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Wildy’s Book News

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Vol 23 No 11 Nov/Dec 2018

Book of the Month

Cover of Paget's Law of Banking

Paget's Law of Banking

Edited by: John Odgers, Pagets
Price: £559.99

Offers for Newly Called Barristers & Students

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Christmas and New Year Opening Hours 2018/19

Christmas and New Year Opening Hours 2018/19



Wildy’s will have slightly different Opening Hours for 2018/19. The Lincoln’s Inn branch will close from Saturday 22nd December until Thursday 3rd January. Our Fleet Street branch will close from Friday 21st December until Wednesday 2nd January.



All Online book orders taken during the time we are closed will be processed at Lincoln’s Inn once we re-open on January 3rd. Credit Cards will NOT be charged until the order is ready to dispatch. .



During the time we are closed UK eBook orders will be processed automatically, Sweet & Maxwell and LexisNexis titles excepted and they, along with any non-UK eBook orders placed after 3pm on the 22nd December will not be processed until the 3rd January.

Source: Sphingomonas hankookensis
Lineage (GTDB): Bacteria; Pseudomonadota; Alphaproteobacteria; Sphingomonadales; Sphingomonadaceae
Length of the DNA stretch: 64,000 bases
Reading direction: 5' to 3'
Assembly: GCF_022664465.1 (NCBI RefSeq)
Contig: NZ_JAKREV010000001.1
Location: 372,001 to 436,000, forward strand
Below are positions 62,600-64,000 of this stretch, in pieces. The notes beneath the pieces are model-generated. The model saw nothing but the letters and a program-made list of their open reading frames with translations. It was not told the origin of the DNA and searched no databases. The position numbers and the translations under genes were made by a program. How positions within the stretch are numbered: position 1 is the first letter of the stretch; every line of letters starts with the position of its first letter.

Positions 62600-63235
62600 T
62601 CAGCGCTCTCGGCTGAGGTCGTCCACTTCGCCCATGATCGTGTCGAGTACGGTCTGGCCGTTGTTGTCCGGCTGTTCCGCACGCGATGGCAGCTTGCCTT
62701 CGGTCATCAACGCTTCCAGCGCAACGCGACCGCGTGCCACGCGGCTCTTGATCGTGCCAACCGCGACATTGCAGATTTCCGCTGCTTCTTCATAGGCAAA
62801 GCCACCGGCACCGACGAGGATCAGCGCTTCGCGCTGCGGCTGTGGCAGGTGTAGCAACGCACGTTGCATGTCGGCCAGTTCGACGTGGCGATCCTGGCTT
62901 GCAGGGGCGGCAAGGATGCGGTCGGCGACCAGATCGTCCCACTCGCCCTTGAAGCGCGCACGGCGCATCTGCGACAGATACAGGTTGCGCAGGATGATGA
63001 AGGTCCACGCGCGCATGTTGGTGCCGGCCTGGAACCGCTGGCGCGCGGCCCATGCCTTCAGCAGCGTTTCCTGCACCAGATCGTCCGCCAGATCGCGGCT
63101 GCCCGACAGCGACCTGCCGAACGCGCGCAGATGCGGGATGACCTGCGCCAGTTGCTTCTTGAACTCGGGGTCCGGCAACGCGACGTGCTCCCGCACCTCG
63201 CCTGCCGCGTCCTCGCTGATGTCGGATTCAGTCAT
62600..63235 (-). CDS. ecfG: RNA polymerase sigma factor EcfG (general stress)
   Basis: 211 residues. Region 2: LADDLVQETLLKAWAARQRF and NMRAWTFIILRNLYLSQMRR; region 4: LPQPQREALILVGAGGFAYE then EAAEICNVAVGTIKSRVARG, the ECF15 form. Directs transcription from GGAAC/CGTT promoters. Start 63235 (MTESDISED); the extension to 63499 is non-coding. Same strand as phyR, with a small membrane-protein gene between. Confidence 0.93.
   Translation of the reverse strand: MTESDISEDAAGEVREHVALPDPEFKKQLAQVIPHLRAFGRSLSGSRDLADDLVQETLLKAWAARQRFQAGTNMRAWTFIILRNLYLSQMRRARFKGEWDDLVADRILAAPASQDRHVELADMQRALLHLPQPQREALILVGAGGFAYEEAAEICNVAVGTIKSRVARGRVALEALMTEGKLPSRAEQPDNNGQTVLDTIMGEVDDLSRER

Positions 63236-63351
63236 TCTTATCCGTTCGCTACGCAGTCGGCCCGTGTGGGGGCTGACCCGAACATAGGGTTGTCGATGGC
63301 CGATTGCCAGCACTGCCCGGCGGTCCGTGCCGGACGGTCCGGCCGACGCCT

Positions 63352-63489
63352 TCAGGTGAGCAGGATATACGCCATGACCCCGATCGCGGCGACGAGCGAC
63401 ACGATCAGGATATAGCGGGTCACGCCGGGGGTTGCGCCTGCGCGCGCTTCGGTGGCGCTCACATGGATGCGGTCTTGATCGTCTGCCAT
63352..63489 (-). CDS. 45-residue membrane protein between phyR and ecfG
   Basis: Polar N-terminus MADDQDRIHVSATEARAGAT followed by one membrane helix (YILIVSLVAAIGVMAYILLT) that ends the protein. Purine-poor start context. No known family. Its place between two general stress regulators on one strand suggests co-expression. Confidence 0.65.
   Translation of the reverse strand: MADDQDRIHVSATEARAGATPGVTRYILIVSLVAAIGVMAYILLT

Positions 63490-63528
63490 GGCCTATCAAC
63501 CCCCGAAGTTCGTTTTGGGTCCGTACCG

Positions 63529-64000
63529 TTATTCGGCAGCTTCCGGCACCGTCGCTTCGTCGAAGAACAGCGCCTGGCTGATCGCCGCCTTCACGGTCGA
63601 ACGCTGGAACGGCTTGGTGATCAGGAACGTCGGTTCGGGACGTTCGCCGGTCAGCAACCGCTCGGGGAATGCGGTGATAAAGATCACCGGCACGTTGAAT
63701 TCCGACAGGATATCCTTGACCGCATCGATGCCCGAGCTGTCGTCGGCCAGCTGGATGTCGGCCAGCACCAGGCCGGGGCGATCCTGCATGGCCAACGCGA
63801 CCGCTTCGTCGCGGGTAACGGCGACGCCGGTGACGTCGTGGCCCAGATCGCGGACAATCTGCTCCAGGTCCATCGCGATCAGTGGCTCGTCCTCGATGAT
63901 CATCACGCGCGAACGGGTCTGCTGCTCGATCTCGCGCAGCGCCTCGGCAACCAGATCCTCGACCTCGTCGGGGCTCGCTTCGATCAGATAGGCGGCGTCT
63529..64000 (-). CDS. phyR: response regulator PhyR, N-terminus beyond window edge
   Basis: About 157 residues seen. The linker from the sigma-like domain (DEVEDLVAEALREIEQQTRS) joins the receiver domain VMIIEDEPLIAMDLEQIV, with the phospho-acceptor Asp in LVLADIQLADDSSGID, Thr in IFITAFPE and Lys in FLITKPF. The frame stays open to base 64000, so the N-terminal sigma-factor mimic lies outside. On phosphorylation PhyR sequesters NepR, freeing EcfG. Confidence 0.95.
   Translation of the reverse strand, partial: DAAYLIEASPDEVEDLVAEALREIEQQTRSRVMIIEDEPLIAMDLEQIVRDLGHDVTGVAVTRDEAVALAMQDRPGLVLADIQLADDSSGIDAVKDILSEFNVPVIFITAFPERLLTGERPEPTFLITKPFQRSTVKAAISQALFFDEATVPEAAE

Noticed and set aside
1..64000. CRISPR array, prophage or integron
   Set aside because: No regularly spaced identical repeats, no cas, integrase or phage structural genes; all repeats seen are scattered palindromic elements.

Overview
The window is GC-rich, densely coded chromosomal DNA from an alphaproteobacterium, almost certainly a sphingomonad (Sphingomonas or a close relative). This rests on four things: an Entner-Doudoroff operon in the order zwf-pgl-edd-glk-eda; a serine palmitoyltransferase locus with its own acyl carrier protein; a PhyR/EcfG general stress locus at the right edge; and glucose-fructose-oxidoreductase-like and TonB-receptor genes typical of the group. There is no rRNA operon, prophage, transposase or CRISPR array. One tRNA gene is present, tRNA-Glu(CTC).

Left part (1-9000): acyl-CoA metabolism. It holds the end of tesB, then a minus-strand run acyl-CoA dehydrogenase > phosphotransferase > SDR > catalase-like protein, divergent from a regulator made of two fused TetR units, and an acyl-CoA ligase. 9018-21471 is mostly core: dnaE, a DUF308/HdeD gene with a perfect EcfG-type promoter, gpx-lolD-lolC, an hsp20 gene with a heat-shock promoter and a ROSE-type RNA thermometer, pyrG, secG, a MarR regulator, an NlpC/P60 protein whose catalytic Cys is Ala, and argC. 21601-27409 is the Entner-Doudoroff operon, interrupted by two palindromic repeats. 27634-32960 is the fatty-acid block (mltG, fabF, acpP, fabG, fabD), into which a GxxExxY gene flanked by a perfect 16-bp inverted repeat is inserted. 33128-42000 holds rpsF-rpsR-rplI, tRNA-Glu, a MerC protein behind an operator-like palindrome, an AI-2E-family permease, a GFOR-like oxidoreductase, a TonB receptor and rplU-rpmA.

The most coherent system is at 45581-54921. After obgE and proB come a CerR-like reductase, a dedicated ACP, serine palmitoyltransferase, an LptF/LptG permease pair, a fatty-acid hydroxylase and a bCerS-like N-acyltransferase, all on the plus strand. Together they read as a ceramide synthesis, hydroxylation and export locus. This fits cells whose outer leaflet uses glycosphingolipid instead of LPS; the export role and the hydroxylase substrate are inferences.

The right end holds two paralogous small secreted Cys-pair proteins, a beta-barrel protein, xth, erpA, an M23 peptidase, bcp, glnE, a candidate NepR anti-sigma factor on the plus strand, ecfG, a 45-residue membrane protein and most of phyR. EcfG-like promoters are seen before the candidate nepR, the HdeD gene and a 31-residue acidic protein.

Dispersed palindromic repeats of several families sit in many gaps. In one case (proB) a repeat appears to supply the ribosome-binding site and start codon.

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Judicial Power and Canadian Democracy

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ISBN13: 9780773521315
ISBN: 0773521313
Published: March 2001
Publisher: McGill-Queen's University Press
Format: Hardback
Price: Out of print



The role the courts should play in Canada's political system is a long-simmering issue. Ever since the Charter of Rights and Freedoms came into effect in 1982, Canada's courts have been empowered to strike down any legislation held to contravene Canadians' basic rights. While any number of court rulings since that time have caused a stir in legal political circles, in the past several years judicial decisions have attracted the attention of a broader public. Landmark rulings on a range of controversial issues, from aboriginal claims to gay rights, have captured the headlines and catalyzed public debate over the merits of judicial power.;The controversy raises challenging questions about the role of a powerful judiciary in a democracy. In ""Judicial Power and Canadian Democracy"", a series of essays commissioned by the Institute for Research on Public Policy, some of Canada's foremost commentators - academics, politicians, and Supreme Court judges themselves - take up the debate. Some tangle over the pivotal question: should judges have the decisive say on issues involving entrenched rights that have profound implication for the policy preferences of elected bodies? Others examine related issues, including Supreme Court appointment procedures, interest group litigation, the historical roots of the notwithstanding clause, and the state of public opinion on Canada's courts.;Those interested in the power of the judicial branch should find much in this collection to stimulate fresh thinking on issues that are likely to remain on the public agenda for years to come.

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